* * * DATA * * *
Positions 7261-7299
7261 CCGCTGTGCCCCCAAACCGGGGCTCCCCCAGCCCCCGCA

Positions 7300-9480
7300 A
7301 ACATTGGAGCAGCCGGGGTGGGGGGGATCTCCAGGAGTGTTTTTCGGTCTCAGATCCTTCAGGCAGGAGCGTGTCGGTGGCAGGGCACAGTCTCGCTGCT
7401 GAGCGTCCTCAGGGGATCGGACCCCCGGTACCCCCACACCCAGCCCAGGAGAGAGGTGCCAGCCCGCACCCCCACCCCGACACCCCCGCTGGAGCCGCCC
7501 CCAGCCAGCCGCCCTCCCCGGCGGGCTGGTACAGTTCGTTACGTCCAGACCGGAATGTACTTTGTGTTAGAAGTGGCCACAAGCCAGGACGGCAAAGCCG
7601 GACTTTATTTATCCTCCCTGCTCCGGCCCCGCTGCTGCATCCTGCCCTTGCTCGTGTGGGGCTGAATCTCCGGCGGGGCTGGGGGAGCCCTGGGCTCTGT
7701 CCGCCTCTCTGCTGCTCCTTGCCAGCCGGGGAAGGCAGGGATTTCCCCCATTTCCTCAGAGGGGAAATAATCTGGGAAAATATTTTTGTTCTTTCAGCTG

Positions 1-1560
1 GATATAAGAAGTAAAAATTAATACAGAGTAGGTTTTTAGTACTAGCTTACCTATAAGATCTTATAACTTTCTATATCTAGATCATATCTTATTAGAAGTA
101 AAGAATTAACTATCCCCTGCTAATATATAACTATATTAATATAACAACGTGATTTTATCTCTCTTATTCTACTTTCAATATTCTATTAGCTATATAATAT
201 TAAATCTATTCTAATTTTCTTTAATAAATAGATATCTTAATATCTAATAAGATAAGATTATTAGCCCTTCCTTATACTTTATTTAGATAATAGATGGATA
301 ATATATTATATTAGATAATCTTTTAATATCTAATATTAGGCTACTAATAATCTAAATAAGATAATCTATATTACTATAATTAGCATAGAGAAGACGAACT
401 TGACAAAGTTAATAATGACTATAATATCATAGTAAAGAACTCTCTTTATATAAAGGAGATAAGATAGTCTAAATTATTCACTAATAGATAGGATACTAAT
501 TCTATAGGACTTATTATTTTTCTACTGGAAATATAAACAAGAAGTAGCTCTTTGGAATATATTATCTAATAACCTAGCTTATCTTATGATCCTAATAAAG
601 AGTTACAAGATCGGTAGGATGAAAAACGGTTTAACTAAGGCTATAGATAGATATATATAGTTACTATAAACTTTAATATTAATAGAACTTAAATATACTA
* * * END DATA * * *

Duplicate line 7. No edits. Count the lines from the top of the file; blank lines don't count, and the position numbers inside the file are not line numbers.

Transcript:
7501 CCAGCCAGCCGCCCTCCCCGGCGGGCTGGTACAGTTCGTTACGTCCAGACCGGAATGTACTTTGTGTTAGAAGTGGCCACAAGCCAGGACGGCAAAGCCG